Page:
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What Happens When You Have To File A Homeowners Claim?

Monday, August 5, 2019

When disaster strikes your home, few people know where to begin when filing a homeowners insurance claim. The first step is to notify your insurance agent to start the claims and inspection process. From there, the process requires due diligence and excellent documentation on your part. Hopefully, you found time to make a thorough home inventory when you purchased homeowner’s insurance. The guide below is designed to help you navigate the claims process with less stress throughout the repair and recovery of your damaged home. 

1. Document The Damage

An essential first step is to document the damage to your home. Combine both video and photos to create an accurate picture of the destruction to your property. You are responsible for providing an inventory for the loss of your personal belongings. 

2. Review Your Insurance Deductible

It is advisable to determine if the damage exceeds the expense of your deductible. For minor restoration, you may choose to pay out-of-pocket for repairs if the material and labor costs will be less than paying the full deductible. Before making a final decision, you may need contractor bids. Taking the time to consider this option could keep your insurance rates from rising in the future. 


3. Secure Your Property

When reporting property damage, find out who is responsible for securing your property. Roof damage may need to be covered with a tarp to avoid further water damage, and a broken door may need to be secured for preventing theft.  Each insurance company will have a different procedure for this necessity, and your homeowner’s coverage may provide emergency service professionals to take care of battening down the hatches in a crisis. 

4. Document Every Detail

Filing an insurance claim is often a lengthy process. Be sure to keep a record of the contact information for every person you speak with when discussing repairs and payment. Make sure you have a claim number, the name and contact information for your insurance adjuster and the details of how payments for service will be received. 

Keep every receipt for expenses, especially if you are unable to live in your home during the repair phase.  Adjusted Living Expenses (ALE) is considered a separate cost from the home repair process. Hotels, car rental and food expenses are a part of the ALE.  Keeping track will assure a fair repayment of costs while you are absent from your home.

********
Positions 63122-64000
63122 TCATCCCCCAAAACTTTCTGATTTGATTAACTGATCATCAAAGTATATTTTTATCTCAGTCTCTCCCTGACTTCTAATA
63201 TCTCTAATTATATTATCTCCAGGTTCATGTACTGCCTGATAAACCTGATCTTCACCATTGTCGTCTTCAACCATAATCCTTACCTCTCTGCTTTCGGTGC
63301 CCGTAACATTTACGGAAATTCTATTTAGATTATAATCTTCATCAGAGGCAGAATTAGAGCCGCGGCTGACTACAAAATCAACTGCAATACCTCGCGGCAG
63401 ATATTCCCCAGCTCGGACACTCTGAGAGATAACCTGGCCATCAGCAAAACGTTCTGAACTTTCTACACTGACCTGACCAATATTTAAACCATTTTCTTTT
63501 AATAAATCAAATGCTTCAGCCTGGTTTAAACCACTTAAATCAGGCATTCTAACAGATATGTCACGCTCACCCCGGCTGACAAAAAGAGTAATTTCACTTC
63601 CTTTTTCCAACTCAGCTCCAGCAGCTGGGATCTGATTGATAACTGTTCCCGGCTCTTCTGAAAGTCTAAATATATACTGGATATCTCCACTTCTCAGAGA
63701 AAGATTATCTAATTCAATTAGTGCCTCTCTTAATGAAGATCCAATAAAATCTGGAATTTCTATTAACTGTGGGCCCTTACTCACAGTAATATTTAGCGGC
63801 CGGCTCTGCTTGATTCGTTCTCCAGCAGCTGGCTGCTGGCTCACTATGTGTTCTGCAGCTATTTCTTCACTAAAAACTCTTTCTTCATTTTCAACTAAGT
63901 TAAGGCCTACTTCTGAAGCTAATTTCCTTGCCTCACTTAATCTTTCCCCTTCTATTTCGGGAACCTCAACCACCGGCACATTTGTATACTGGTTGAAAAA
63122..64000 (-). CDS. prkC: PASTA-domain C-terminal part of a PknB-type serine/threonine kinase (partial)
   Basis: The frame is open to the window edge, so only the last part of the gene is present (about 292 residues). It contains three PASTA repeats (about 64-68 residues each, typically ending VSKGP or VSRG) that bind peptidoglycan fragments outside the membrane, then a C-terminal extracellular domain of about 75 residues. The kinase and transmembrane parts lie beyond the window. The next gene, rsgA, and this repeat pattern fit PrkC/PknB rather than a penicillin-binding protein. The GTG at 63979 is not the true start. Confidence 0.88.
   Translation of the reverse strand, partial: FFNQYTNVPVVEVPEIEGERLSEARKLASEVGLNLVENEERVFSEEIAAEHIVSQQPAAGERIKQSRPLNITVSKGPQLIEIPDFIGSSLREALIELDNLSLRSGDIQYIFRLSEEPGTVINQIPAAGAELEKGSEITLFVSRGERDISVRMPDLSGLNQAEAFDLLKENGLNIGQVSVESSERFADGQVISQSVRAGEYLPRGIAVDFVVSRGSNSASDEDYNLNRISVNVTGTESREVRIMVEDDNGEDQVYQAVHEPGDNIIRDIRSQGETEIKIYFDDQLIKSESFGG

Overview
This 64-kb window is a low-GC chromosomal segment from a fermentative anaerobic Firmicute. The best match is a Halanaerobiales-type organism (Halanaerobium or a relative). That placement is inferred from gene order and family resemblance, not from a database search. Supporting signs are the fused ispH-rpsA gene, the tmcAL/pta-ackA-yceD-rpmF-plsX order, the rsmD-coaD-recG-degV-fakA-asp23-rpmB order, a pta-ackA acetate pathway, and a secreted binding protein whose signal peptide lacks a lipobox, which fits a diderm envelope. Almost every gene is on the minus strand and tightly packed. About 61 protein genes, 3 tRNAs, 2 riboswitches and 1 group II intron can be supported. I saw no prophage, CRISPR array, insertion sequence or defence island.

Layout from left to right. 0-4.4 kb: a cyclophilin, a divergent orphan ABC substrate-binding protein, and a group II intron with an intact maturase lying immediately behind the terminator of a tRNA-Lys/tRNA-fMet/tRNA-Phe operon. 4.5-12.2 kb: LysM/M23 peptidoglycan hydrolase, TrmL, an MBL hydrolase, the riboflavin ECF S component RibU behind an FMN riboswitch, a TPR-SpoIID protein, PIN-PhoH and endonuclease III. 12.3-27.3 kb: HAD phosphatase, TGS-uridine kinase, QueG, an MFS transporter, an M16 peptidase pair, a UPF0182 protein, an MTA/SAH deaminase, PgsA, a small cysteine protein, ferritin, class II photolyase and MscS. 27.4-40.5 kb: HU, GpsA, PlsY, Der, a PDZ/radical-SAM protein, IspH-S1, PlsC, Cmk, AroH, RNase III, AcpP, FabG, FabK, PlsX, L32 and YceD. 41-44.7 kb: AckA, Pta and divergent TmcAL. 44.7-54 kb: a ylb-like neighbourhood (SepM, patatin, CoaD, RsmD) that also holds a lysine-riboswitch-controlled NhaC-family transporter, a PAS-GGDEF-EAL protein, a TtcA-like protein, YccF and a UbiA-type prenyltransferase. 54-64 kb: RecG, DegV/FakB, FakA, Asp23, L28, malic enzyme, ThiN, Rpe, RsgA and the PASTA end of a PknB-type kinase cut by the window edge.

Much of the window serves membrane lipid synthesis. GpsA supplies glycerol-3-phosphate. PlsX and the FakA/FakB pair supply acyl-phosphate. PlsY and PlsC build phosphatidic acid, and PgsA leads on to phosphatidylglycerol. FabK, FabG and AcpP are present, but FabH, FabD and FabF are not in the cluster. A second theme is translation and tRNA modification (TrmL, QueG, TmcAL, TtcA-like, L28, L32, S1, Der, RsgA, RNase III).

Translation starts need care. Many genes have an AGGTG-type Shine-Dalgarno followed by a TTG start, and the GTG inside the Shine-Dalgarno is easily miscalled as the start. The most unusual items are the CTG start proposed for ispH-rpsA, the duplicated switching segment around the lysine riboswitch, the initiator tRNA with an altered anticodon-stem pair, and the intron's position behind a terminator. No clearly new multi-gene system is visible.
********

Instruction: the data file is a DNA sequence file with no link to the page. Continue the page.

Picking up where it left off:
5. Insurance Is A Business Transaction

Having patience in the repair process is helpful, and be aware that you are the customer — the adjuster is an employee of the insurance company. In these scenarios, the most important aspect is the safety of your loved ones. Then comes making sure the entire operation of replacement and rebuilding delivers a secure structure. If possible, plan to be on-site and meet with any professionals involved in your assessment for repairs. The adjusters are expected to save the insurance company money, so you must carefully review the paperwork to confirm value from the policy you purchased. But in general, they are fair and interested in keeping a happy, satisfied client. 

6. The Repair Process

Expect a timeline similar to a typical remodeling project. Estimates, contractor bids and obtaining replacement materials all take time. You have the right to challenge a settlement if your documentation proves the repair offer is undervalued. If your home had custom details and specialty materials, it might take additional time to find exact replacements. 


7. The Payment Process

 Who gets the check?  Your mortgage lender has a significant interest in a completed repair and may receive the payment. In other cases, an installment may go directly to the contractor, or into your pocket to be managed and disbursed. Payments may be staggered as work progresses: ALE checks may arrive quickly, while the decision between replacement cost and cash value for your belongings takes more time. These are the details you should review with your trusted insurance agent. 

No homeowner wants to go through a disaster, much less the resulting repair process. Knowing who to trust — and who to call if your home is damaged — is reassuring in a crisis. Your Independent Insurance Agent is committed to making sure you have excellent coverage to protect your most significant investment. Give us a call if you have questions or feel free to make an appointment to discuss or update your insurance needs.